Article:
No moves to allow deaf jurors in future

NO MOVES will be made to change laws excluding deaf people from sitting on juries in Queensland.

Attorney-General Yvette D'Ath said a High Court decision on Wednesday dismissing an appeal from an Ipswich woman to become Australia's first deaf juror had reaffirmed her government's views on the sensitive issue.

Gaye Lyons, who is profoundly deaf, took action after she was excluded from an Ipswich District Court jury in 2012.  

The High Court found there was no law allowing an Auslan interpreter to be present during jury deliberations.  

Both Deaf Services Queensland and Australian Lawyers for Human Rights have called for legislative change to make the jury laws more inclusive.  

Ms D'Ath said understood the strong views people such as Ms Lyons have on this matter but "the confidentiality of jury deliberations and right of an accused person to a fair trial are among the most fundamental tenets of our justice system".

The High Court held that "... a deaf person who requires the services of an interpreter in order to communicate with others is not eligible for jury service in Queensland".  

"The Deputy Registrar's decision not to include (Ms Lyons) in a jury panel did not constitute unlawful discrimination in the performance of her functions or the exercise of her powers under Queensland law," the judgment read.

Ms Lyons had argued there was a choice under the Jury Act to impose a functional test rather than to exclude from jury service all people with some form of impairment, saying the legislation reflects an intention that juries be representative of the community as a whole.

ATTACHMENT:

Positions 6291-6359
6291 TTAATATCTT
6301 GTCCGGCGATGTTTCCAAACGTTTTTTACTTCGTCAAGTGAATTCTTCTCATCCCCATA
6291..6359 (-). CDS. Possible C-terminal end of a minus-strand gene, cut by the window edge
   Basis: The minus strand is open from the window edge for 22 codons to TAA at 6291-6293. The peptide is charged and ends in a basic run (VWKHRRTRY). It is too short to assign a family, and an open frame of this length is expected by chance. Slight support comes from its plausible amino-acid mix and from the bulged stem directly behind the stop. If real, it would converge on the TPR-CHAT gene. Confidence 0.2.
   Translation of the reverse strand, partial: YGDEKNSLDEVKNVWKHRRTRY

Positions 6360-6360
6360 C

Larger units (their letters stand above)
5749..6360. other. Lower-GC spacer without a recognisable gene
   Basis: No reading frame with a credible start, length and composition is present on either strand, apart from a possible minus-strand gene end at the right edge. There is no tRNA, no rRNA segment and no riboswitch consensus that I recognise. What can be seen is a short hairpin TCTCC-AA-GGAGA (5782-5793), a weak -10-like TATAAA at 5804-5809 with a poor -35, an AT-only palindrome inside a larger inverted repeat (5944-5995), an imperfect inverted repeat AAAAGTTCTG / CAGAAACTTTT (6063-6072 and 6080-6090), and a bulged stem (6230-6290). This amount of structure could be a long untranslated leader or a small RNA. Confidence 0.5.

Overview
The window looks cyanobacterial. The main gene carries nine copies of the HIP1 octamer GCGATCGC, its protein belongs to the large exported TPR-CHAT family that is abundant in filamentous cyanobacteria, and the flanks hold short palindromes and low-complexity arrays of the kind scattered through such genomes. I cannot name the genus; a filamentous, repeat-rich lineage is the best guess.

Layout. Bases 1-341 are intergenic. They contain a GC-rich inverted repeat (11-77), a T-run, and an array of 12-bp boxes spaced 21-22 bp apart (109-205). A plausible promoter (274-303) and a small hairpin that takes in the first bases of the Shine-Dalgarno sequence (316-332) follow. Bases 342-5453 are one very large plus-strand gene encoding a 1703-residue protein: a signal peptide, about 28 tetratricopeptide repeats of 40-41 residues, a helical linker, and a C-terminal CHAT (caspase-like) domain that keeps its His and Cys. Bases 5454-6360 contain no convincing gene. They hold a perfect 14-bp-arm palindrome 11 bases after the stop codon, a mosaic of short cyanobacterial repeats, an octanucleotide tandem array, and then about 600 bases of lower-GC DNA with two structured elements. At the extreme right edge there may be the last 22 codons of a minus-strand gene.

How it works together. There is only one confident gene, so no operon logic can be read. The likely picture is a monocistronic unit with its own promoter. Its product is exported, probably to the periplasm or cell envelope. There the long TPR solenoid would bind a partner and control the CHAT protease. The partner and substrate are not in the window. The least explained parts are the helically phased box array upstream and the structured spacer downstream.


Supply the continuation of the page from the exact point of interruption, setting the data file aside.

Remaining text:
The State of Queensland argued a deaf juror who had the evidence mediated through the services of an Auslan interpreter was not able to give a true verdict based upon his or her assessment of the evidence.   

The High Court said it came down to the tight protections around jury deliberations in the trial process.  

"The prohibition on the presence of a 13th person in the jury room protects the jury from the suggestion of external influence and promotes the frank exchange of views," it said.  

"Each member of the jury is free to speak in the knowledge that no one other than fellow jurors, each of whom is bound by the oath taken at the commencement of the trial and each of whom will be responsible for the ultimate verdict, hears what is said."  

ALHR president Benedict Coyne said the lived experience of disability is a part of the make-up of the community and must be reflected on juries to ensure access to justice is preserved.  

He said a failure to amend the Jury Act would "perpetuate this gross violation of the human rights of people with disabilities".  

"The role of the jury is to reflect the composition and values of the community; it is unacceptable to have current laws which exclude members of our community on the basis of their disability," he said.  

DSQ chief Craig McDonald said the law was "lagging behind contemporary society with an outdated Jury Act".  

"With this ruling and the exclusion of deaf people from serving on a jury, the courts are taking away a deaf person's right as a human being," he said.  

"A deaf person is just as capable as a hearing person to participate as a juror, the only difference is that rather than hearing the evidence they will see it through sign language."   - ARM NEWSDESK  



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